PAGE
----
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Story by Mass Communication Specialist Seaman Taurean Alexander
USS ESSEX, Coral Sea (JULY 11, 2009) – Standing an official Navy watch is not to be taken lightly because of the many potential threats to the ship, the mission and the very lives of Sailors themselves.

During exercise Talisman Saber 2009 (TS09), watchstanders aboard the forward-deployed amphibious assault ship USS Essex (LHD 2) are also looking out for someone else’s well-being—the diverse marine life found off the coast of Australia.

“Basically, if we were on watch and happen to see a marine mammal, we would report it to the bridge,” said Boatswain’s Mate Seaman (SW) Kevin Harris. “The bridge would then call the proper authorities and give the longitude and latitude.”

Essex has coordinated with the Australian Defense Force (ADF) to ensure that planned activities for TS09 are conducted in a manner that does not harm endangered species and other environmental resources.

“Marine life is something we are very conscious of and we are committed to doing everything within our capabilities to protect it,” said Capt. Brent Canady, Essex’ commanding officer. “I’m very confident that, if we follow the proper procedures, we will successfully complete Talisman Saber without harming any marine life.” All U.S. Navy ships are directed to conduct continuous 360-degree searches for marine mammals.

The first line of defense against these hazards is the ship’s lookout watches. Chief Boatswain’s Mate (SW/AW) Christopher White said the Sailors in Essex’ Deck Department must be qualified to stand any of the lookout watches, which involves completing an extensive personal qualifications standard (PQS).

“Our guys have a marine mammal chart that displays pictures of the many mammals they may encounter while standing watch,” said White. “It’s imperative for our guys to utilize the chart because we need to be doing everything in our power to prevent an accident.”

Navy-wide lookout training emphasizes marine conservation and includes a marine species awareness video that provides lookouts information on visual cues indicating the presence of marine mammals and their behaviors. It emphasizes larger marine mammals pose a risk of collision and that all sightings must be reported.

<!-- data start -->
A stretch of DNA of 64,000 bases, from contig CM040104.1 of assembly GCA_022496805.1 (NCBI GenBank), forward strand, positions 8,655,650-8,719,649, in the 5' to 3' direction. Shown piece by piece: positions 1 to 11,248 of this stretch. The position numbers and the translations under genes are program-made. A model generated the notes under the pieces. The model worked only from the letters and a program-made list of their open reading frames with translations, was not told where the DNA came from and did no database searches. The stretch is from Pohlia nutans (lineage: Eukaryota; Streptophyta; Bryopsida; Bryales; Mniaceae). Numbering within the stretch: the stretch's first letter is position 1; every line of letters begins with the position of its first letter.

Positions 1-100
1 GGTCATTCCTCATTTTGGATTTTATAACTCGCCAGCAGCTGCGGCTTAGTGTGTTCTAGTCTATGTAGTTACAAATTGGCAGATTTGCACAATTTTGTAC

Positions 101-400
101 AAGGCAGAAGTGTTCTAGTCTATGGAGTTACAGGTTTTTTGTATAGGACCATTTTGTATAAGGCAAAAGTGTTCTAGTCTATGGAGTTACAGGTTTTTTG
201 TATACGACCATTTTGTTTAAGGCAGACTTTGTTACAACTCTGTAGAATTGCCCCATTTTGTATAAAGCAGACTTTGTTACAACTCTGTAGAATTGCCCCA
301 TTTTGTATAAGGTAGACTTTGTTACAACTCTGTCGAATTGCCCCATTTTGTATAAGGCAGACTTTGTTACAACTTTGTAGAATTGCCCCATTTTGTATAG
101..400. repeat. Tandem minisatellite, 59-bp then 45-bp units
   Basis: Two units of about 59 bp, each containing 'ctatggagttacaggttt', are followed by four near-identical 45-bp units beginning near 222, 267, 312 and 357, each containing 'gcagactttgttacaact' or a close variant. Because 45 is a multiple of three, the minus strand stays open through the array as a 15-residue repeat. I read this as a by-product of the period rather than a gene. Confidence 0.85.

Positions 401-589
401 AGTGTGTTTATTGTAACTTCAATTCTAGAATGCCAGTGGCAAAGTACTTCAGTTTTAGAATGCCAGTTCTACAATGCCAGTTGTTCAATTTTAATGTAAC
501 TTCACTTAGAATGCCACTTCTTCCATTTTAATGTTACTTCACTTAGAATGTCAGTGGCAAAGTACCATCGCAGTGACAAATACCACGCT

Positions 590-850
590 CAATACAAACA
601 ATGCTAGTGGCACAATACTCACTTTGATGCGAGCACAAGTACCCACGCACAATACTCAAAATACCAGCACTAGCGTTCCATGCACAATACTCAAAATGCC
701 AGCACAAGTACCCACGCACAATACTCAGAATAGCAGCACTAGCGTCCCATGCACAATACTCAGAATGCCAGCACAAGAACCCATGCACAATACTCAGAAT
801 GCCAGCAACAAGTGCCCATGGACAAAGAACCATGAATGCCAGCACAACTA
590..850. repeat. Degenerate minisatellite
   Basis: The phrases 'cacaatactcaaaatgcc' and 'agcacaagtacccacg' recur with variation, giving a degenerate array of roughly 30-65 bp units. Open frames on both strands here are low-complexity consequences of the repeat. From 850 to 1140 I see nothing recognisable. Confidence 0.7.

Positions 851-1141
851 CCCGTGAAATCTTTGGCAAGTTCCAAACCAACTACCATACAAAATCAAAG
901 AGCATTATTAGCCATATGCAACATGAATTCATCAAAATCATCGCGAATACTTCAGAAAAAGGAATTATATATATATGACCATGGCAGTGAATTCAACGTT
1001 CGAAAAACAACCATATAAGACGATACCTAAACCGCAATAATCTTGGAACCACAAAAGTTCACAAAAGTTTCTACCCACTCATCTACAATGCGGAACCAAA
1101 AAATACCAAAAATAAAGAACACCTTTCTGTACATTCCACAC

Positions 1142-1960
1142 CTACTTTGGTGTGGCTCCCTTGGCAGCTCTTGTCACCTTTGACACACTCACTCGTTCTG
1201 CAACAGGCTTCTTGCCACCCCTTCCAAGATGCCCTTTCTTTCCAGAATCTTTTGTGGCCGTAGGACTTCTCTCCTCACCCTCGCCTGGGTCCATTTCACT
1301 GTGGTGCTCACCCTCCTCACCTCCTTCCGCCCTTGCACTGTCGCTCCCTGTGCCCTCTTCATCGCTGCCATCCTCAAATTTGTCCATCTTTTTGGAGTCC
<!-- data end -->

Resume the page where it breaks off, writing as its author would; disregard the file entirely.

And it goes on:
“Before we’re even able to stand a watch by ourselves, we complete a section of Personnel Qualification Standards (PQS) dedicated to marine mammals,” said Boatswain’s Mate 3rd Class Nakinte Noel. “Between the PQS and the mammal charts, I’d say everyone is on the same page as far as knowing what we’re looking for.”

The training also provides lookouts the ability to identify different species of marine mammals most commonly encountered around ships. Reports of marine mammal activity are passed on to all units in company so these mammals can be avoided by other ships involved in the exercise.

While participating in TS09 and transiting the Great Barrier Reef, Essex will look out for more than 30 species of dolphins, whales and dugongs, as well as six species of sea turtles.

“The water and the reef are amazing. It gives us something to look at while we’re out there,” said Boatswain’s Mate Seaman Jeffrey Giraldo.

TS09 is a biennial, combined training activity designed to train Australian and U.S. forces in planning and conducting combined operations, which will help improve combat readiness and interoperability between Australian and U.S. forces.

Essex is commanded by Capt. Brent Canady and is the lead ship of the only forward-deployed U.S. ARG and serves as the flagship for CTF 76, the Navy's only forward-deployed amphibious force commander. Task Force 76 is headquartered at White Beach Naval Facility, Okinawa, Japan, with a detachment in Sasebo, Japan.
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